As I said earlier, life sucks for billions of people in this world through no fault of their own. They’re victims of a heartless economy, and they’re victimized most at work. We grow up in a world where the average worker is paid as little as possible to do as much work as possible while being treated with as much indignity as is it takes to get workers to meet their quotas and please their customers. Living like this our entire lives we take it for granted that this is the natural order of things and anyone who doesn’t like it is ungrateful and lazy. People who use euphoric drugs know how good life can be, and they know they don’t need to climb to the top of the corporate ladder to make their dreams come true. They don’t even need a fancy house or new clothes. All they need is a case of beer, a bag of weed or a needle of heroin.
Drug addicts tend to become disenchanted with the promise of a lavish retirement after a lifetime of being treated like shit at work. After using enough drugs you may even come to the conclusion that since you’re not going to live to old age you don’t need to save for old age or impress petty, sadistic bosses. The fact that your brain is skewed sideways from so much drug use it become easy to justify decisions you would have found illogical when you were sober, and since you’re feeling euphoric all the time anyway you don’t feel the consequences of rash decisions the way you normally do. So the more drugs you do the more likely you are to give up on traditional career paths and simply find whatever work will cater to your drug use. Ironically, most of the jobs that don’t care about your employment history and don’t make you take drug tests are inhumane minimum wage jobs that don’t offer benefits or retirement options.
So long term drug use increases the likelihood that you’ll end up broke and working at a shit job. This will make you want to do drugs more, and since you won’t want to do anything during your free time unless you’re high you’ll spend more money on drugs. And since you won’t be able to function normally while you’re high you’ll tend to just stay at home and do drugs, and that will become your life. The scariest part is that you won’t feel bad about this. In your mind you’ll have reached Shangri La, but to the outside observer you’ll be a poor junky living in a sparse house who wasted your potential.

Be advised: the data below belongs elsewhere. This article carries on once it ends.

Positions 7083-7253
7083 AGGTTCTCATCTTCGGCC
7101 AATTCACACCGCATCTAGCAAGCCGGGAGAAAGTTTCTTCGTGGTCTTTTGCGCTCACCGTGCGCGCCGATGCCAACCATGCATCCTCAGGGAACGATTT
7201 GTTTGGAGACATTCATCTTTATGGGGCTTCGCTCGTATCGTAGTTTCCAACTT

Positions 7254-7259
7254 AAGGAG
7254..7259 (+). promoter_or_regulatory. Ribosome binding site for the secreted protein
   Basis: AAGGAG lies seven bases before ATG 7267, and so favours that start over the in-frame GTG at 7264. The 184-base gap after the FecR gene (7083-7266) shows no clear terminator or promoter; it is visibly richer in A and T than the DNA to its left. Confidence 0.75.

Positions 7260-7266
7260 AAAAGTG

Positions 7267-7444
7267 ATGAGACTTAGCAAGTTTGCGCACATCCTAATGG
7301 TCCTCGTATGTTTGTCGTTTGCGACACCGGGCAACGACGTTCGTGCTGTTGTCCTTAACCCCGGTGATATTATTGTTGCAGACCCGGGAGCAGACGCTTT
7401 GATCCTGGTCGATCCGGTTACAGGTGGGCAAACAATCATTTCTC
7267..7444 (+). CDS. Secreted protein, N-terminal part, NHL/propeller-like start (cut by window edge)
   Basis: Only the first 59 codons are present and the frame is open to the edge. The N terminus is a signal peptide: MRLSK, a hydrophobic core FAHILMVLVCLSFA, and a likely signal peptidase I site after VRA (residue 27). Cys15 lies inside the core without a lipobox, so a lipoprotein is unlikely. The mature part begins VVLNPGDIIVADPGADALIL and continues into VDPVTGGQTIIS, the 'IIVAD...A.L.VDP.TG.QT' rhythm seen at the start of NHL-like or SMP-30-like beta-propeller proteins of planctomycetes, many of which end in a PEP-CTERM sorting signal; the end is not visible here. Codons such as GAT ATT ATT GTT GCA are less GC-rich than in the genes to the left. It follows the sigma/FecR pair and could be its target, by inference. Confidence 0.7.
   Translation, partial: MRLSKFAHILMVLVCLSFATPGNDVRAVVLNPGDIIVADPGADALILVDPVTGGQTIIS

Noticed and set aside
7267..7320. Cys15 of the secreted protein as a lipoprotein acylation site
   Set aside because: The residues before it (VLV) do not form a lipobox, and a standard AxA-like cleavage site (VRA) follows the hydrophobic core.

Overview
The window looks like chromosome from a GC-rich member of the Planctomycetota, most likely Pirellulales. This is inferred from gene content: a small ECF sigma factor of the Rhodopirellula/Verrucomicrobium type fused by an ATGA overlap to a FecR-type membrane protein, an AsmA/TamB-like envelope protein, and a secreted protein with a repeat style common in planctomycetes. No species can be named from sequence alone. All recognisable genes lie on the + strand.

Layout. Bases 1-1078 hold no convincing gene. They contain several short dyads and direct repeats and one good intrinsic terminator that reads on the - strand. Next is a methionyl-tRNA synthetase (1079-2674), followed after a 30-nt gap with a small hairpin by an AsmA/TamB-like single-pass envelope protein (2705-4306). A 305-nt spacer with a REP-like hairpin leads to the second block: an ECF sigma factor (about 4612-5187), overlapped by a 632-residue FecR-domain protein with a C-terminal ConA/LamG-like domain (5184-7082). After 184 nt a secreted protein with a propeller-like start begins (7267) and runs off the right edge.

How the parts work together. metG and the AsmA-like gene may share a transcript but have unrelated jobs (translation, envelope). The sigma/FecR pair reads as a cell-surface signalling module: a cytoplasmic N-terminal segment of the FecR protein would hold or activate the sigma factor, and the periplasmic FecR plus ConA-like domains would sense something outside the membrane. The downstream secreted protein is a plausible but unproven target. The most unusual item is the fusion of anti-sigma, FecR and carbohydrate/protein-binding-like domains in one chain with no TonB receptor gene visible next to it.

That’s a worst case scenario. There are billions of people who have used, are using and will use drugs who won’t end up anywhere near that point. But the ideal life is nowhere near that end of the spectrum. I’m not saying that nobody should ever use drugs. When done in moderation you can experience majestic highs without selling your soul for it, but every time you use drugs you need to be aware of the fact that you’re warming your feet at the gates of hell.
If you liked this post, you may like these:
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- Reason vs faith: part 1, part 2
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Originally published at thewisesloth.com on April 14, 2013.